DC Circuit Court Rules Against FCC in Net Neutrality Case

In a ruling that will seriously limit the Federal Communications Commission's power over broadband providers, the DC Circuit Court ruled today in support of Comcast's claim that the FCC had overstepped its authority by ordering Comcast to treat all internet traffic equally.

The case dates back to an incident in 2007, in which several subscribers to Comcasts's broadband service realized the company was slowing their access to peer-to-peer shared content. The FCC intervened, ordering that the internet service provider had no right to discriminate between the kinds of content users sought over their network. The decision today undermines that intervention, and undermines the FCC's ability to regulate the networks of ISPs including Comcast, AT&T and Verizon.

From the conclusion of the decision issued by Judge Tatum of the DC Circuit Court:

It is true that “Congress gave the [FCC] broad and adaptable jurisdiction so that it can keep pace with rapidly evolving communications technologies.” It is also true that “the Internet is such a technology,” indeed, “arguably the most important innovation in communications in a generation.” Yet notwithstanding the “difficult regulatory problem of rapid technological change” posed by the communications industry, “the allowance of wide latitude in the exercise of delegated powers is not the equivalent of untrammeled freedom to regulate activities over which the statute fails to confer Commission authority.” Because the Commission has failed to tie its assertion of ancillary authority over Comcast’s Internet service to any “statutorily mandated responsibility,” we grant the petition for review and vacate the Order.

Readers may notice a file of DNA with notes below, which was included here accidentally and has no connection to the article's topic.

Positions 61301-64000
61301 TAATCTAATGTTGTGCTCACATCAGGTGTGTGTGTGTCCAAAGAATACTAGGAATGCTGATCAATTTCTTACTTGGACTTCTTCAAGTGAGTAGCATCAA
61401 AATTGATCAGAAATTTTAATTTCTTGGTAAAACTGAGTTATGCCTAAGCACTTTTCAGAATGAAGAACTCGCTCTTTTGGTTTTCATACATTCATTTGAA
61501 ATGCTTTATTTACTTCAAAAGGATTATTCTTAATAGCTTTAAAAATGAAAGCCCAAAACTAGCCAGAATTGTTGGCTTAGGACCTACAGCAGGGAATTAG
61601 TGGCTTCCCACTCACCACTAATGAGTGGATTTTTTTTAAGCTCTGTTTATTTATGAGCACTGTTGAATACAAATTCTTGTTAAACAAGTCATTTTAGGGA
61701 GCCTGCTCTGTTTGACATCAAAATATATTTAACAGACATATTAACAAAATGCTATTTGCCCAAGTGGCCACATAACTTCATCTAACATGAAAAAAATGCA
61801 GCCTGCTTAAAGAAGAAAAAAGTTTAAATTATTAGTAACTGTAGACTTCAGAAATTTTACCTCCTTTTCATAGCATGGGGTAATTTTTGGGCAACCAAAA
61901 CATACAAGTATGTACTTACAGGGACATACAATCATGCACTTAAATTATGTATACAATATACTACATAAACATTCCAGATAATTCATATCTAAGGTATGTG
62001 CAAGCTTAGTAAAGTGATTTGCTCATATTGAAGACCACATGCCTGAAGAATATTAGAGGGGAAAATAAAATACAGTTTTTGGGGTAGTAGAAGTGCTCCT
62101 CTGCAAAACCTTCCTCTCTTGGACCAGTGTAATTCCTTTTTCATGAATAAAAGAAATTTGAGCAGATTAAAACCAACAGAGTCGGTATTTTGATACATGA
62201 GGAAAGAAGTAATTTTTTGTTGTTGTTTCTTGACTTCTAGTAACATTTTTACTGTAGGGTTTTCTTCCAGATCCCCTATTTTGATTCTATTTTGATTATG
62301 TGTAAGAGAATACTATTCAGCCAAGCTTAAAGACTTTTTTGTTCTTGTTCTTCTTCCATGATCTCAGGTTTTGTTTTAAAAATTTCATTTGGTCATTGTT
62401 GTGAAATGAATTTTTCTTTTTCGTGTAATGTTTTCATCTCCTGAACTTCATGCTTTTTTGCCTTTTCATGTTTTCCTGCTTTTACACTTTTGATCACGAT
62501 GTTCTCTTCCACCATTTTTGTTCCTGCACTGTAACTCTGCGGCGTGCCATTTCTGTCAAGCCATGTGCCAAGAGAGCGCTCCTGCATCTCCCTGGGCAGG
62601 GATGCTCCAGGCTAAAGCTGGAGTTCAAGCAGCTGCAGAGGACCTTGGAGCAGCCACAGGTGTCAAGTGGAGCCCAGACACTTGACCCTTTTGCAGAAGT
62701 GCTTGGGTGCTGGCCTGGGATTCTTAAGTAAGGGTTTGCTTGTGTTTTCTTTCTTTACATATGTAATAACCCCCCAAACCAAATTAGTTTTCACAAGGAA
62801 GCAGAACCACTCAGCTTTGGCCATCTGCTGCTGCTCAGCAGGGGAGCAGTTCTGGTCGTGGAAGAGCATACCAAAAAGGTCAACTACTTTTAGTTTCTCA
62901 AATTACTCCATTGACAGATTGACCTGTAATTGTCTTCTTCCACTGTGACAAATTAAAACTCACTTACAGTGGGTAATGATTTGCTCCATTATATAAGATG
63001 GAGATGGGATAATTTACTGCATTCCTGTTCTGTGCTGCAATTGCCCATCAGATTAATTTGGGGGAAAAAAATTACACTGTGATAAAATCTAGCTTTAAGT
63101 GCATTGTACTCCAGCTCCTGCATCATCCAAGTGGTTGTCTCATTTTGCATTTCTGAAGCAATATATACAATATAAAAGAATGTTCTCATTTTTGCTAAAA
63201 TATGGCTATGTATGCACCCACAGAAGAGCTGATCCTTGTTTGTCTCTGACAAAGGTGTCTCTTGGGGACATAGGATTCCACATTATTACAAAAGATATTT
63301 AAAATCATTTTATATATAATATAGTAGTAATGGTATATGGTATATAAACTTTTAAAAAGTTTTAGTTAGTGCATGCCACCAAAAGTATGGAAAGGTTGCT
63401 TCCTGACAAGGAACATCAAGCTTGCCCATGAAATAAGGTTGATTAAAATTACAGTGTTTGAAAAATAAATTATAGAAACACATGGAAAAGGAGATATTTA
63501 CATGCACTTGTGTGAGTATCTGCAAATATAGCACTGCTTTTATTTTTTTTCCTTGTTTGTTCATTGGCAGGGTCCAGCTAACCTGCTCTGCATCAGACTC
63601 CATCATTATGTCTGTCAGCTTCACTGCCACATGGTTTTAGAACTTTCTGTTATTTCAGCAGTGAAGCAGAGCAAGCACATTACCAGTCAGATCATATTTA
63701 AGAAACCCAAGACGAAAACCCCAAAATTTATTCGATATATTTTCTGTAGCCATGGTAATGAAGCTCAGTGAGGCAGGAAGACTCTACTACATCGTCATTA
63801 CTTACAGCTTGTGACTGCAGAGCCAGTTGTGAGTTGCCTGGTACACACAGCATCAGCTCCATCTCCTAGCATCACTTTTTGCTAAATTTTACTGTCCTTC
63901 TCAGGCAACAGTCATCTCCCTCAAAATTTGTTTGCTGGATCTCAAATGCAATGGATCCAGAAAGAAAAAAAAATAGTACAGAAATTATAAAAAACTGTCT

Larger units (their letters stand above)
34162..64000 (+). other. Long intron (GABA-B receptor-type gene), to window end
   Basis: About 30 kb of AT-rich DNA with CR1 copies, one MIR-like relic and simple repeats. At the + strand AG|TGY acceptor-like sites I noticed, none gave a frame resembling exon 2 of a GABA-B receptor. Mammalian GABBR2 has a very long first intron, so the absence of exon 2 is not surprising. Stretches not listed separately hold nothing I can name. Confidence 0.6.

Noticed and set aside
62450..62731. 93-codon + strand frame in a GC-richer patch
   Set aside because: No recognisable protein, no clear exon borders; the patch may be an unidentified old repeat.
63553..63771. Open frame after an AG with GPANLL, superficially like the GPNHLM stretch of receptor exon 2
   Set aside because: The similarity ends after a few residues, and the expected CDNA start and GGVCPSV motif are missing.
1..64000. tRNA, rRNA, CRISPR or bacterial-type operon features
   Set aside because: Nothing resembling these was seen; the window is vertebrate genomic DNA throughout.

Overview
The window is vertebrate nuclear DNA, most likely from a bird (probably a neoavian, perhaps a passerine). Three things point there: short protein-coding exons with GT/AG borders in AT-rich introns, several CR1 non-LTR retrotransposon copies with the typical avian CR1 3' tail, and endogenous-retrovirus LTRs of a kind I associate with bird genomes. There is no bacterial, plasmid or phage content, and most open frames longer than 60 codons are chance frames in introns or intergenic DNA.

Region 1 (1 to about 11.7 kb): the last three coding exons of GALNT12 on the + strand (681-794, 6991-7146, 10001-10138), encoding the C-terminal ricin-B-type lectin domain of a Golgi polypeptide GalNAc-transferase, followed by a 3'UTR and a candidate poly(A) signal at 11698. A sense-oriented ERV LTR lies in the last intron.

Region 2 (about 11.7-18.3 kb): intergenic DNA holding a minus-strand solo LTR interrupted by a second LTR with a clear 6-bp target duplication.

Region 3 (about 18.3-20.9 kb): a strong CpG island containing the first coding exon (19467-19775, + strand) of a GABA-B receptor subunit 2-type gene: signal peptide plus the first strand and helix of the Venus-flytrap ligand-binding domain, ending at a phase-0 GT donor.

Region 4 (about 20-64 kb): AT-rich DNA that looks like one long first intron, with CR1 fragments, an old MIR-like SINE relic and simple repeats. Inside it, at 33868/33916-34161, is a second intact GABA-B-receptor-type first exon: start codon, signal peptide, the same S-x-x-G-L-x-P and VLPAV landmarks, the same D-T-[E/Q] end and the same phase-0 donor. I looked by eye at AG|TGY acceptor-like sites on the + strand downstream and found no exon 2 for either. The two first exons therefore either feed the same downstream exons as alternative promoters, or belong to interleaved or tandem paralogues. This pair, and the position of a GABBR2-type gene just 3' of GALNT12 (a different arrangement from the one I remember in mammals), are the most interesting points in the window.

So, what's next? The FCC has not yet offered their own next steps, but in a statement today said they remained committed to the principles of a "free and open internet" (an objective everyone seems to agree on), and would base their policies on a solid legal foundation.

According to net neutrality advocates such as Free Press and the Media Access Project, that legal foundation should include reclassifying internet services under the more stringent "Title II" regulation framework, instead of the "Title I" framework that has been in use.  This would give the FCC clear, firm control over the ISPs.

Most internet service providers, on the other hand, would probably rather see the question referred to Congress, as Verizon EVP Tom Tauke argued in a speech here at NDN two weeks ago. Congress would be able to either clarify the FCC's role in internet access, or give the authority to another agency.

Just about everyone seems to agree that a clearer regulatory regime is necessary, if we are to achieve the objectives of an open internet and universal access.  For now, it's back to the drawing board.